I’ve had it on my heart for a while now to challenge myself — especially in this time of unemployment when I have too much time on my hands — to write more, daily if possible, and to centre this writing on the Gospels of the day. There are lots of reasons for this. It now seems pretty certain that I’ve entered a time of renewed faith, and I think it would be helpful for me to spend time again reflecting on the Scriptures in an intentional way that isn’t determined by the whims of my mind. Also, as one of the biggest problems in long-term job hunting is staying in good head space, I figure this exercise will help keep me focused on good and needful things rather than my fears and anxieties. At least that’s the hope. I’m not going to be legalistic with myself about this — I’m sure I won’t sustain doing it daily, and if there is something more interesting to me in one of the other daily readings, I’ll be happy to reflect on those instead, but this is the goal I’ve set out for myself.
So naturally, the first Gospel reading I encounter in this little project is one of my most hated episodes in the life of Jesus. In this story, Jesus comes down from the mountain where he was transfigured and finds that his disciples have been unable to cast a demon out of an epileptic boy. He chastises them for their lack of faith and tells them that anything is possible with faith: even moving mountains on command. This is a story that has occasioned a lot of sadness and guilt over the past two thousand years. Most Christians will try to do things and fail, often things they only attempt in the first place because they have faith that God will help them. (In fact, of late, entire movements have been founded which revolve around the belief that all things — physical or emotional healing, the acquisition of wealth and power, etc. — not only can but will be granted by God if only the believer has enough faith.) The depression and disillusionment they suffer when things go sideways — especially in light of Jesus’ admonition in this story — is profound. This is true whether we’re talking about big or small things. Jesus’ admonition that all things are possible with faith runs counter to our lived experience in the world. What are we to make of this?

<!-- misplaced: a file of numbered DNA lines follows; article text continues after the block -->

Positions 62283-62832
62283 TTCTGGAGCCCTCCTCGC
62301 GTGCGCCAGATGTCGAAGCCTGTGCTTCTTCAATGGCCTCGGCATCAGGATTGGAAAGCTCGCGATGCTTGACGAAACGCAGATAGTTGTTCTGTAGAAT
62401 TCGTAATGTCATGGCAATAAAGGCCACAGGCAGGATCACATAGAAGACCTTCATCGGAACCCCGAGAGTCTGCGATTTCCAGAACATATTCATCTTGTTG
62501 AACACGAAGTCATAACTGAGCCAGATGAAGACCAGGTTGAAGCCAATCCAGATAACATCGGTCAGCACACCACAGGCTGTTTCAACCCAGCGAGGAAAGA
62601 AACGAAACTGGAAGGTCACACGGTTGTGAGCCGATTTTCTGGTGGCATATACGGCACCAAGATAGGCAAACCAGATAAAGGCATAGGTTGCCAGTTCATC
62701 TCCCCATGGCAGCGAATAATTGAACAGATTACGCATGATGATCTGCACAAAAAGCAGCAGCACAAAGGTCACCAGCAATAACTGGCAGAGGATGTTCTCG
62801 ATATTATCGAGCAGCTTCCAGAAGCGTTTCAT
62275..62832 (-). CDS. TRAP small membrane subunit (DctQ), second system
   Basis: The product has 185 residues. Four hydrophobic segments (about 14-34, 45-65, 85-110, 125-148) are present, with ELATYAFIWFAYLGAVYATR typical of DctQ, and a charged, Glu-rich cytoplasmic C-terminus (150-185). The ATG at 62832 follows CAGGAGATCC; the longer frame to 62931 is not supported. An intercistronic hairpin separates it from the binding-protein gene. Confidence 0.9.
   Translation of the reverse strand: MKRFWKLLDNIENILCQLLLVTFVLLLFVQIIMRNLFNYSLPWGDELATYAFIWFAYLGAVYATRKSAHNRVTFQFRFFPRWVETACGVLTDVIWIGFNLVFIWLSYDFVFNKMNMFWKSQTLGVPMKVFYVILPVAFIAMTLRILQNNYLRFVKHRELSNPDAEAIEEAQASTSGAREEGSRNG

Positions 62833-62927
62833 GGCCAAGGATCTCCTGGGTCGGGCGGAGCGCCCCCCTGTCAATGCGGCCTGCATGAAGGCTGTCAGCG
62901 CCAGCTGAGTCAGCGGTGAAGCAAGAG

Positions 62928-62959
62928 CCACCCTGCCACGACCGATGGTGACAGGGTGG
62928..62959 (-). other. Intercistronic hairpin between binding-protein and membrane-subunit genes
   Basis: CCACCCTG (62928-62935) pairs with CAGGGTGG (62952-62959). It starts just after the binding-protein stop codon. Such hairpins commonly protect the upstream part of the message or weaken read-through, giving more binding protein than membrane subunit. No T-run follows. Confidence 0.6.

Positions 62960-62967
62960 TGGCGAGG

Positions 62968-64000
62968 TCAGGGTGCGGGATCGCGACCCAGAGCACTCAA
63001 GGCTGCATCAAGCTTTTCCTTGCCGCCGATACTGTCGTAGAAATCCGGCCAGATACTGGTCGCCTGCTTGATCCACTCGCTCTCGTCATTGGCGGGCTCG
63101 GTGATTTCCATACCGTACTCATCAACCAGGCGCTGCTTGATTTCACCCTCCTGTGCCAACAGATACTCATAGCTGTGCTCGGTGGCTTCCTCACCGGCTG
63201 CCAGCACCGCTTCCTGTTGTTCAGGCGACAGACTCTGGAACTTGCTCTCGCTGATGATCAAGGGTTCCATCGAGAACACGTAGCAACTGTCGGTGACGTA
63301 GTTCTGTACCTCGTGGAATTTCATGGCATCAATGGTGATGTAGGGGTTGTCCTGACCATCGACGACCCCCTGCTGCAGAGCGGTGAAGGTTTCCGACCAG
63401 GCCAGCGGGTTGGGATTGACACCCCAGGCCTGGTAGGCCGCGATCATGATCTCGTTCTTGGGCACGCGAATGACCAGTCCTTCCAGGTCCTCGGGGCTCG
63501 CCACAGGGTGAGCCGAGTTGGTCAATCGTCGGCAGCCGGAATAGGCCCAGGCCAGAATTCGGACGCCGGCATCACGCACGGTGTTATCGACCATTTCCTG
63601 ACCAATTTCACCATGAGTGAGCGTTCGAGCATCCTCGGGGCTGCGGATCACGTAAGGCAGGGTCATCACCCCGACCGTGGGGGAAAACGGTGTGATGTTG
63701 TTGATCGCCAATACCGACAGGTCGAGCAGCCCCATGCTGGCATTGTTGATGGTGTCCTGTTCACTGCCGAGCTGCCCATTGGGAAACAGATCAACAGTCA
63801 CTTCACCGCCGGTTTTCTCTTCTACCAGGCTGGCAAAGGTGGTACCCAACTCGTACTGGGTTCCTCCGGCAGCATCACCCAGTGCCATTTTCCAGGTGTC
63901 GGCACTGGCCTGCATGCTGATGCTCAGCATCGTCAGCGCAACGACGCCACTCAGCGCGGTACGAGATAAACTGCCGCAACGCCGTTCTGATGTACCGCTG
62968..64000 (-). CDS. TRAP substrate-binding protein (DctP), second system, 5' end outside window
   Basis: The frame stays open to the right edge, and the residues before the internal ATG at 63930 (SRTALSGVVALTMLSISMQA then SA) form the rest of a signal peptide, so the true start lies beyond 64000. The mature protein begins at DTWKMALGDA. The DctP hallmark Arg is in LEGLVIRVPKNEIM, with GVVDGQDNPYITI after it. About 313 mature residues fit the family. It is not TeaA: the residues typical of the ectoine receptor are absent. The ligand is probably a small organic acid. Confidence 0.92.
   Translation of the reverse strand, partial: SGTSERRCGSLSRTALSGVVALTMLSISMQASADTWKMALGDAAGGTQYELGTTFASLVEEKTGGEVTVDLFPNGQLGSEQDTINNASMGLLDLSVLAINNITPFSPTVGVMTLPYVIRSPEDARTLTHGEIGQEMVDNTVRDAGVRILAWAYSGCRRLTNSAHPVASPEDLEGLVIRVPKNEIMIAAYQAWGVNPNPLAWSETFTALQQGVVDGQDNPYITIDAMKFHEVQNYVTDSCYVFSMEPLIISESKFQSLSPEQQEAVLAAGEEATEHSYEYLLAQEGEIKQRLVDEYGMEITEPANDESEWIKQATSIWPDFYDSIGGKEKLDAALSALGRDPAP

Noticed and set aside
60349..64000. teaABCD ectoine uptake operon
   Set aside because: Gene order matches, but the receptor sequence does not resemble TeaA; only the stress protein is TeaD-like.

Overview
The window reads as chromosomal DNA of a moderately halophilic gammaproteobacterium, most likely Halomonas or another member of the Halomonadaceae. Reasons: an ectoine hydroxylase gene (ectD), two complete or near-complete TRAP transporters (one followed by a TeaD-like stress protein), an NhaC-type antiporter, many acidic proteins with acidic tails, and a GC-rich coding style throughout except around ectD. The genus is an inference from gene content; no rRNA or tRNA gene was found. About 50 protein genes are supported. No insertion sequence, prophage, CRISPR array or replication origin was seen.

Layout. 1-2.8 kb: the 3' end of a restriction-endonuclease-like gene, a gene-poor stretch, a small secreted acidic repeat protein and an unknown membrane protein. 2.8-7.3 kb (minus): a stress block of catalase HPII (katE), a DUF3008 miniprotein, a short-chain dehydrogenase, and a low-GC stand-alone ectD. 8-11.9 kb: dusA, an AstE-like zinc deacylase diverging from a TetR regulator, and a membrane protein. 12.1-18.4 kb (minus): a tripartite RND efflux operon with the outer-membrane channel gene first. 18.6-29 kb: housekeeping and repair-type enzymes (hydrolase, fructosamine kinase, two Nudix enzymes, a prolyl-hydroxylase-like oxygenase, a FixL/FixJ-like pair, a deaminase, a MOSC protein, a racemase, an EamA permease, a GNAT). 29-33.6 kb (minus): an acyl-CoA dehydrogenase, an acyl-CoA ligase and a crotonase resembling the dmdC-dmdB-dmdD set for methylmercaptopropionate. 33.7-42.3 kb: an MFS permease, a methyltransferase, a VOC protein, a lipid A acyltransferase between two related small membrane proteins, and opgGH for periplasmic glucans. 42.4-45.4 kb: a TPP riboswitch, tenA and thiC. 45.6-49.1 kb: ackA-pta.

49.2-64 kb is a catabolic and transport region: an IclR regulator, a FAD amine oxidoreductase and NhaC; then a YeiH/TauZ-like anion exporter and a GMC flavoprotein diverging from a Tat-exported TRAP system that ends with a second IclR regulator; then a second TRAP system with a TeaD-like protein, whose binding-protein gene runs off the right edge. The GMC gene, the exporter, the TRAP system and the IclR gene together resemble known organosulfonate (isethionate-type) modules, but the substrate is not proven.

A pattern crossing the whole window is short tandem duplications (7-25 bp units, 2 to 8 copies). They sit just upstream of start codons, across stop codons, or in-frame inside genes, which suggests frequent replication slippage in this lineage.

I’ve been doing a quick refresher lately on the Hebrew Scriptures, which are a large and diverse group of writings that represent several hundred years of the Israelite/Jewish community’s collective memory and theological reflection. These writings contain founding stories which are taken to be normative for the community (e.g., the Exodus, the Covenant and Torah, and the royal and priestly centrality of Jerusalem), but they also — especially as time goes on and history doesn’t work out as (apparently) promised — contain deep reflections of disorientation and disillusionment. The simple quid pro quo of Deuteronomy had to be reassessed in light of the realities of Exile and a bitter-sweet and incomplete national restoration. The certainty of Proverbs required a more critical and ambivalent response in Ecclesiastes. Psalms recollecting God’s triumphs on behalf of his people had in time to be balanced with Lamentation. But crucially, in these works, the response to disillusionment is not cynicism and skepticism, but a renewed faith, a kind of second naivete, an intentional reaffirmation of faith in spite of life’s harsh realities. Even if, as Walter Bruegemann points out, history “happens first of all in tears that are long and salty, that yield only late, very late, to hope,” it is hope and not tears that marks the end of the story.
This doesn’t help us understand what exactly Jesus was getting at in today’s Gospel, but it does provide a window into how we can understand our discomfort with it. Even if our circumstances and experiences leave us disappointed and disillusioned with God and with faith, we still have the choice to come at faith again. Our world faces what seems like insurmountable problems: our social, economic, political, and environmental systems all feel on the verge of collapse. We as individuals and as communities of faith have been sad participants in these crises, and our faith feels small and powerless against the immovable mountains of greed, heartlessness, complacency and fear. But we have a choice now as ever: whether to give in to our disillusionment and become paralyzed by despair, or to take comfort and hope in the difficult words of Jesus, that faith even as small as a mustard seed can move mountains.